ALBUM TITLE: Debussy • Fauré • Caplet
WORKS: Debussy: String Quartet; Fauré: String Quartet; Caplet: Conte Fantastique
PERFORMER: Leipzig Quartet; Marie-Pierre Langlamet (harp)
CATALOGUE NO: 307 1430-2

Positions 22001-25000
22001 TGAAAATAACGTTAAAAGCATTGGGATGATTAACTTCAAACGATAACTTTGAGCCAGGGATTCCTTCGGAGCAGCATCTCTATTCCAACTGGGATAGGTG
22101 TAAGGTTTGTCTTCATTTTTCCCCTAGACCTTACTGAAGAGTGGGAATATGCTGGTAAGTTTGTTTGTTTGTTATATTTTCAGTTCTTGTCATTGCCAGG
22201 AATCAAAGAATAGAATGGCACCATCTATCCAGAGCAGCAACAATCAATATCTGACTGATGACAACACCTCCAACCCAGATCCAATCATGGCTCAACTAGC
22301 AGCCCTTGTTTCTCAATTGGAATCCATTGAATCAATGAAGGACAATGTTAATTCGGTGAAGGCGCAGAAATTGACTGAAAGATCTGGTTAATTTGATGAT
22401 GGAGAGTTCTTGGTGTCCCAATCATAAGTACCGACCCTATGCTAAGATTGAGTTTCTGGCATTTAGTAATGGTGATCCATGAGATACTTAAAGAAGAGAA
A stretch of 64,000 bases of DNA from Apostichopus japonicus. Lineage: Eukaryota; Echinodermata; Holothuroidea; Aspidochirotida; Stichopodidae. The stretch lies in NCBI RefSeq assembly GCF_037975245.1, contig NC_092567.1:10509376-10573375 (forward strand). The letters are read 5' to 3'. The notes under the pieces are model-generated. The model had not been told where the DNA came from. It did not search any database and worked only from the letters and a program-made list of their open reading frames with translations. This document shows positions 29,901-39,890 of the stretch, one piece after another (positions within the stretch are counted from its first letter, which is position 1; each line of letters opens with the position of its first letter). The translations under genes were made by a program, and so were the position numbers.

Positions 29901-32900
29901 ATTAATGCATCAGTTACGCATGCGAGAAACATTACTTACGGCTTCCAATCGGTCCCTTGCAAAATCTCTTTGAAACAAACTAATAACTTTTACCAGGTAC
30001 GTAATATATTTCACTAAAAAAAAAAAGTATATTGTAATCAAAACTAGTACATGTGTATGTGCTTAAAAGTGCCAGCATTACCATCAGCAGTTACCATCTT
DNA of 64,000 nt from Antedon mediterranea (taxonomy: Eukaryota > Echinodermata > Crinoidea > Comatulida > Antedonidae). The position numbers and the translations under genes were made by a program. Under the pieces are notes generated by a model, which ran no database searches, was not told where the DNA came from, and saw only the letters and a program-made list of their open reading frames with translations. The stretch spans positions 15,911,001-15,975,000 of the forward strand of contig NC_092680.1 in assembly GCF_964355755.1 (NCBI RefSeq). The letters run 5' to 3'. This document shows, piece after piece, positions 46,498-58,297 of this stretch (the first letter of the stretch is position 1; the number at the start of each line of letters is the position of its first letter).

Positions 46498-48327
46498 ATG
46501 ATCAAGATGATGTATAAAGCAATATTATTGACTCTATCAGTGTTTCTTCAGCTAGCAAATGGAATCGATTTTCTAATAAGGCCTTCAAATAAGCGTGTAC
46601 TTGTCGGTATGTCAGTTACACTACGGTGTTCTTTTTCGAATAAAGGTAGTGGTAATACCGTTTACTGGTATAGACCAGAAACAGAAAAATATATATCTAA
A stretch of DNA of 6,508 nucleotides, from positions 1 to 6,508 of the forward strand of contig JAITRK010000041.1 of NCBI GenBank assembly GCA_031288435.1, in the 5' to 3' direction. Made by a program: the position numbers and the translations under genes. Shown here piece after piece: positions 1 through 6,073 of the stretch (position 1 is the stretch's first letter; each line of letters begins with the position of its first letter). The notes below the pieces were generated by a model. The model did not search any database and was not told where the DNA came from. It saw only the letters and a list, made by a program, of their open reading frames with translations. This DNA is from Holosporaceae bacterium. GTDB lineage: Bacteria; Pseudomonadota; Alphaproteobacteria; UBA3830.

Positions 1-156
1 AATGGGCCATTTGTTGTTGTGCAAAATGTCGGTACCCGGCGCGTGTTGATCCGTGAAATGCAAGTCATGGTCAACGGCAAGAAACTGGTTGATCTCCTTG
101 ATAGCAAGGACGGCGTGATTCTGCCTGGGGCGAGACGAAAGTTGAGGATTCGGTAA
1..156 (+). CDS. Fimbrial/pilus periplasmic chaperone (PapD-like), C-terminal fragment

The Quartets of Debussy and Ravel appear on disc together so often that one might assume that they form a kind of diptych. There is, indeed, much to be learnt from the pairing, though it usually highlights the differences rather than any symbiotic points of contact. The Leipzig Quartet therefore deserve praise for avoiding such predictable pairing. Fauré’s Quartet and Caplet’s chilling and thrilling Conte fantastique are far more intriguing and revealing bedfellows for Debussy, and both deserve to be far better known. Fortunately, the Leipzigers match their thoughtfulness with playing of beauty, vibrant colours and charm. The Debussy is elegant, but forthright, avoiding the trap of dreamy, hazy impressionism. The third movement is suitably languid while being a true Andantino, and the second movement is more bubbly than the harder-edged Quartetto Italiano’s classic account (Philips), though the Leipziger’s cannot match their nuance of timbre or subtlety of phrasing. Conte fantastique, Caplet’s evocation of Edgar Allen Poe’s Masque of the Red Death, is the highlight here, with Langlamet at one with the Leipzigers in this rollercoaster of emotions. Tempos in the Fauré are generally brisk, especially in the final movement, where the Leipziger’s generally admirable urgency sounds decidedly impatient alongside the lithe textures of the Ad Libitum Quartet (Naxos). There is something to be said for not treating Fauré’s swansong with kid gloves, but it needs a little more space to breathe. Nonetheless, this imaginative disc deserves a warm welcome.